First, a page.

With soft skills, the list of why something went wrong could be endless. Take for instance a 5-minute presentation a team leader gives to his team. They are bored, unengaged and eager to get on with their day. What went wrong?

Here are some of the possibilities:

  • The introduction didn’t capture their attention.
  • The team leader didn’t speak loudly enough or with variances in his voice (monotone never works).
  • The room was too hot or too cold, seats were too close together or the room was too big.
  • The information could have been better communicated in writing or one-on-one.
  • The team leader didn’t believe in what he was saying — and the audience could tell because of his body language.
  • The team leader was giving a message that conflicted with his prior statements on the topic.
  • The audience didn’t need to know the information.
  • The audience had heard it all before from the last leader and the leader before her.
  • The technology (slides, projector, clicker, screen) didn’t work correctly.

These are but some of the many possible causes for a bad presentation. And, of course, some are outside the control of the speaker, although most are not.

Becoming an effective speaker requires learning from every experience of speaking. What worked? What didn’t work? And why or why not? Only with this careful introspection, coupled with the evaluation of honest feedback from people in the audience, can someone become a better speaker.

But so often our ability to accept that feedback is challenged by our ego. But we’ll talk about that next time.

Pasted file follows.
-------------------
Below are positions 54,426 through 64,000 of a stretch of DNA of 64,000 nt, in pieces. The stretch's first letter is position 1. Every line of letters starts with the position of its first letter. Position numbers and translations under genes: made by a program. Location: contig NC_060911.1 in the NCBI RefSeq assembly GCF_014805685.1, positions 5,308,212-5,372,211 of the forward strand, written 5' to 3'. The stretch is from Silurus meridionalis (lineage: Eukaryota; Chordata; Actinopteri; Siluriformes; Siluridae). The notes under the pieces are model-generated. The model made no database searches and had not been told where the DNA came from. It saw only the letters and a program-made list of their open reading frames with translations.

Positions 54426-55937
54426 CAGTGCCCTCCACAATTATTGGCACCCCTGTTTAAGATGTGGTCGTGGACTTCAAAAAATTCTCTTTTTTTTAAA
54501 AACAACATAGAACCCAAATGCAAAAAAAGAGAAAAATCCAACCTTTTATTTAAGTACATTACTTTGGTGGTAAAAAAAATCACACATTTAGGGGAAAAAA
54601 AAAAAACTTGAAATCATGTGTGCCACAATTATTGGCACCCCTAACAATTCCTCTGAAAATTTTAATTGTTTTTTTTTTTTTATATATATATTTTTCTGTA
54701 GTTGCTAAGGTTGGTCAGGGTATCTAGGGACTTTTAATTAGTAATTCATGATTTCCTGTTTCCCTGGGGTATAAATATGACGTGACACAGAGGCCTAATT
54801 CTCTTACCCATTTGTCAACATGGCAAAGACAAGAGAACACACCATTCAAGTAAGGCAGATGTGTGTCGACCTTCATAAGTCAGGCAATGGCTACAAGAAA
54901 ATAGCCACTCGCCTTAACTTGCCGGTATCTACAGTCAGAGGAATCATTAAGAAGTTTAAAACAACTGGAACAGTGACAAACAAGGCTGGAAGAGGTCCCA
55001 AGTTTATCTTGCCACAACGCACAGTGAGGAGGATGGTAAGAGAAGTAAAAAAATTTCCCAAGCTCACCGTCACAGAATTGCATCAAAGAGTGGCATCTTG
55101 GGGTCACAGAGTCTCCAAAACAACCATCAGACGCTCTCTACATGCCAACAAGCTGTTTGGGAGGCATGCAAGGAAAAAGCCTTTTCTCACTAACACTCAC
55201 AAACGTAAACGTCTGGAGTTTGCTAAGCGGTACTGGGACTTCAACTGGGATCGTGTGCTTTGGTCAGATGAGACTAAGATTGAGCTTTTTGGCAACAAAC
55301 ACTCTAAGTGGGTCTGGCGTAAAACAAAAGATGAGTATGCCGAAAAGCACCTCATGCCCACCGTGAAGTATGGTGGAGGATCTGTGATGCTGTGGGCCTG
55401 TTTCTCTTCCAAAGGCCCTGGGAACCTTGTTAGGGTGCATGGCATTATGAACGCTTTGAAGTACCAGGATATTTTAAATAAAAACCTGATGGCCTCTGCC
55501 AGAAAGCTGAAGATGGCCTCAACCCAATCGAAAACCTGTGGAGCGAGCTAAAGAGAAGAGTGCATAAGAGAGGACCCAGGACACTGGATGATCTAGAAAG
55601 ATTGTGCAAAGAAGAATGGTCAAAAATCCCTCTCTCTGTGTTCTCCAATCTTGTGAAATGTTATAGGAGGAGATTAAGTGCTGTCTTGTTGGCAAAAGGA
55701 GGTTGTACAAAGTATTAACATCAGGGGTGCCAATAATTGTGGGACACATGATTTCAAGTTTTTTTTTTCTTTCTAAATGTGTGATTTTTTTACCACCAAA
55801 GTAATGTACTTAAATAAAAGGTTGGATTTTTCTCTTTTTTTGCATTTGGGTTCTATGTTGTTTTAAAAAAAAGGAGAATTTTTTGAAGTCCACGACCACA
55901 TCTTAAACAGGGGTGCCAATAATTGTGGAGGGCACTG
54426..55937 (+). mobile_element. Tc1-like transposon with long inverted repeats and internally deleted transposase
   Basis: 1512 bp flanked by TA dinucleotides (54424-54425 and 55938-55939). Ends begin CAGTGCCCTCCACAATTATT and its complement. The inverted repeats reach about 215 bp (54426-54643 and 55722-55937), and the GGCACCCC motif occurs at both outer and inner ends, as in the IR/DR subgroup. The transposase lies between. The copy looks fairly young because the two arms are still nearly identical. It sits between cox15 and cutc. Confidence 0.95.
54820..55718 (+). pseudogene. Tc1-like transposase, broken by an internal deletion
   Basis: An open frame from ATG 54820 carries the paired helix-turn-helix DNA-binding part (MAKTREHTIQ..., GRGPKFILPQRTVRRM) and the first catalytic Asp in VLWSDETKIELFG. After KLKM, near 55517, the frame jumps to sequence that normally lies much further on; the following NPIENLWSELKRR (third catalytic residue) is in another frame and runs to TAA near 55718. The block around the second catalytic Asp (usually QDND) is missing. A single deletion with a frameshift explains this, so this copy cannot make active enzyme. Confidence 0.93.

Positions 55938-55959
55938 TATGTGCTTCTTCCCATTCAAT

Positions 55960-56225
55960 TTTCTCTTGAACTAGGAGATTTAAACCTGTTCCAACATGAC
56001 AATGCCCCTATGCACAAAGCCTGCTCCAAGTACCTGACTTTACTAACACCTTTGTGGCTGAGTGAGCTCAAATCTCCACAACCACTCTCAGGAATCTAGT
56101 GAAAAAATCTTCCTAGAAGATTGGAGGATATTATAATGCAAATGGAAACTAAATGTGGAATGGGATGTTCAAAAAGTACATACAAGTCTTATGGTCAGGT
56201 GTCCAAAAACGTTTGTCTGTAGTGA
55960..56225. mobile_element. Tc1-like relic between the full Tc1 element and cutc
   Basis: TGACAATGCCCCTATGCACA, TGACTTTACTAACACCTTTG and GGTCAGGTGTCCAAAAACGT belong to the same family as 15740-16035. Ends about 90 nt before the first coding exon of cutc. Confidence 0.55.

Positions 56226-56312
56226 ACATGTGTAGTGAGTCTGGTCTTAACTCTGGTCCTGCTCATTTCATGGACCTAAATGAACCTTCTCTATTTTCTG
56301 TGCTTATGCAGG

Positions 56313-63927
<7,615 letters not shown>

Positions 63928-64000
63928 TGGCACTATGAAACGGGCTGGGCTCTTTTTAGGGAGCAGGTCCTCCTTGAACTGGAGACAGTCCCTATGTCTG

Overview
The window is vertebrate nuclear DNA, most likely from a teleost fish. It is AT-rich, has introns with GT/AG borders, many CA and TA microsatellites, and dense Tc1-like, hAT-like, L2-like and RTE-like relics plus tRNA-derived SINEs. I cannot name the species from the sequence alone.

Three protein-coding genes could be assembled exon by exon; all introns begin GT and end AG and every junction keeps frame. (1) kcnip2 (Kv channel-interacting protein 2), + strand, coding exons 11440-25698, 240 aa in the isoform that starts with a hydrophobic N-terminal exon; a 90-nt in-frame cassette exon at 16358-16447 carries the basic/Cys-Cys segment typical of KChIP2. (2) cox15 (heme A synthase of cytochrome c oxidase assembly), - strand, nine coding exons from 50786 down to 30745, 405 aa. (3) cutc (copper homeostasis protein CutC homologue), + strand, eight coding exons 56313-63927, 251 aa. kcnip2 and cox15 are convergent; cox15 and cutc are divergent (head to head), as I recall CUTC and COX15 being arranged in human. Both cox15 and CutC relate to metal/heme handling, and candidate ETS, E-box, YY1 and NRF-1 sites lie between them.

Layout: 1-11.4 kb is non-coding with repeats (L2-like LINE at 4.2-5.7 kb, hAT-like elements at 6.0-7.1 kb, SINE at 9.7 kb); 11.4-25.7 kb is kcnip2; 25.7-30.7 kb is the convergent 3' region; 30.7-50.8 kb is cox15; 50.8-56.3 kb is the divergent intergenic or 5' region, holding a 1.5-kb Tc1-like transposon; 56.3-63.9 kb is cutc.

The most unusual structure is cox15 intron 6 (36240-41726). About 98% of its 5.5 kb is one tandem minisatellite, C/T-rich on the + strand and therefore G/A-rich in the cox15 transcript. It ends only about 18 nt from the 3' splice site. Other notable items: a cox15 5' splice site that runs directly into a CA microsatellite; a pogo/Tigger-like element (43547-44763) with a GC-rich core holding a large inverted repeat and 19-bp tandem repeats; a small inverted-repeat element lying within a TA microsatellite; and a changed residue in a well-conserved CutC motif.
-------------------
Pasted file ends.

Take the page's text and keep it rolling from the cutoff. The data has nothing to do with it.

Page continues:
In the midst of all the big issues facing the world right now, one issue that can easily be put to bed is whether to call all skills not encompassed as technical skills either “soft skills” or “non-technical skills.”

Non-Technical vs. Soft Skills SignAcademics generally seem to favor non-technical skills, which does give a good contrast to the technical skills that most colleges and universities are primarily teaching. We have published several articles focused on “non-technical skills,” a phrase which outside of academia seems to have even less traction than “soft skills.”

“Soft skills” suggests a key factor in their use; these skills are fluid and sometimes difficult to pinpoint.

Soft skills can be likened to air. We know it exists because we are breathing it, but we really cannot see it or put our finger on it.

Soft skills can be like air, essential to our success in jobs and relationships, but impossible to put your finger on.

If you asked 10 people who worked for someone if she was a good boss, not everyone would agree that she was. Nor would they agree on why.

Each of us responds to soft skills differently. Some of us respond well to those who can talk about anything easily and engagingly, while others might find that verbal person annoying. Others might prefer someone who is a great listener, a man of few words. Which is right?

In both cases, soft skills of communication and listening and interpersonal skills are being employed.

Of course, critics will charge that if you have “soft skills,” then “technical skills” must be called “hard skills.” The term “hard skills” in many ways fits the rigid nature of the aptitudes and testable knowledge on which they are built. But it feels weaker and less reflective of the reality of what it describes.

We favor soft skills because it just feels right. We hope you agree? But if not, feel free to explain why not.